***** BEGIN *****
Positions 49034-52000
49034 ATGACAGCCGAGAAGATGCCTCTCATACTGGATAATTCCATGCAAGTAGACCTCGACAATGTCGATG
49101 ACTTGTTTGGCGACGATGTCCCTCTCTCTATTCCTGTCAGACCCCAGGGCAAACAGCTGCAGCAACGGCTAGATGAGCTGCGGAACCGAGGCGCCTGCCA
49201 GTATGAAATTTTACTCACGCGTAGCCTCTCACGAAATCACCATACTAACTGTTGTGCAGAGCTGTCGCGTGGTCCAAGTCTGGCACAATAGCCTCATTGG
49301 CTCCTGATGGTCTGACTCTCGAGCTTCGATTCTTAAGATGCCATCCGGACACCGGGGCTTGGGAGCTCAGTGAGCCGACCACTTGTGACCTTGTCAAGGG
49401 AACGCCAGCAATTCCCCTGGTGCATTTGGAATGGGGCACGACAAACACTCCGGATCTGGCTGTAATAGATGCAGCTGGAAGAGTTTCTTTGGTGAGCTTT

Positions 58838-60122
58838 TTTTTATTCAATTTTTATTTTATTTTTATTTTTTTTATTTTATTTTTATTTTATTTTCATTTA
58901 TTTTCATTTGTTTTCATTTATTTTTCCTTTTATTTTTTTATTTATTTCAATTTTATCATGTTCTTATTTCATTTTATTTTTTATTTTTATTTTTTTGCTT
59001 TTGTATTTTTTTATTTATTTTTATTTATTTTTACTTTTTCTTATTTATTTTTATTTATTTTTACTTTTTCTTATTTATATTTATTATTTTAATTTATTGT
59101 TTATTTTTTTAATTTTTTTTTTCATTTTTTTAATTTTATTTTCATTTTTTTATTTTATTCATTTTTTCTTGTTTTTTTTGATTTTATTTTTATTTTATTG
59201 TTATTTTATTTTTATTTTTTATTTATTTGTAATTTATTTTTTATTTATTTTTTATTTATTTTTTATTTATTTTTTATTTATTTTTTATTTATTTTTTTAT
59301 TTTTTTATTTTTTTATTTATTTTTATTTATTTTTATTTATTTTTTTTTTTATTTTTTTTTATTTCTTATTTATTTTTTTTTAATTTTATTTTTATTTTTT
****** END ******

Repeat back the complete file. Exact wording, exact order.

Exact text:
Positions 49034-52000
49034 ATGACAGCCGAGAAGATGCCTCTCATACTGGATAATTCCATGCAAGTAGACCTCGACAATGTCGATG
49101 ACTTGTTTGGCGACGATGTCCCTCTCTCTATTCCTGTCAGACCCCAGGGCAAACAGCTGCAGCAACGGCTAGATGAGCTGCGGAACCGAGGCGCCTGCCA
49201 GTATGAAATTTTACTCACGCGTAGCCTCTCACGAAATCACCATACTAACTGTTGTGCAGAGCTGTCGCGTGGTCCAAGTCTGGCACAATAGCCTCATTGG
49301 CTCCTGATGGTCTGACTCTCGAGCTTCGATTCTTAAGATGCCATCCGGACACCGGGGCTTGGGAGCTCAGTGAGCCGACCACTTGTGACCTTGTCAAGGG
49401 AACGCCAGCAATTCCCCTGGTGCATTTGGAATGGGGCACGACAAACACTCCGGATCTGGCTGTAATAGATGCAGCTGGAAGAGTTTCTTTGGTGAGCTTT

Positions 58838-60122
58838 TTTTTATTCAATTTTTATTTTATTTTTATTTTTTTTATTTTATTTTTATTTTATTTTCATTTA
58901 TTTTCATTTGTTTTCATTTATTTTTCCTTTTATTTTTTTATTTATTTCAATTTTATCATGTTCTTATTTCATTTTATTTTTTATTTTTATTTTTTTGCTT
59001 TTGTATTTTTTTATTTATTTTTATTTATTTTTACTTTTTCTTATTTATTTTTATTTATTTTTACTTTTTCTTATTTATATTTATTATTTTAATTTATTGT
59101 TTATTTTTTTAATTTTTTTTTTCATTTTTTTAATTTTATTTTCATTTTTTTATTTTATTCATTTTTTCTTGTTTTTTTTGATTTTATTTTTATTTTATTG
59201 TTATTTTATTTTTATTTTTTATTTATTTGTAATTTATTTTTTATTTATTTTTTATTTATTTTTTATTTATTTTTTATTTATTTTTTATTTATTTTTTTAT
59301 TTTTTTATTTTTTTATTTATTTTTATTTATTTTTATTTATTTTTTTTTTTATTTTTTTTTATTTCTTATTTATTTTTTTTTAATTTTATTTTTATTTTTT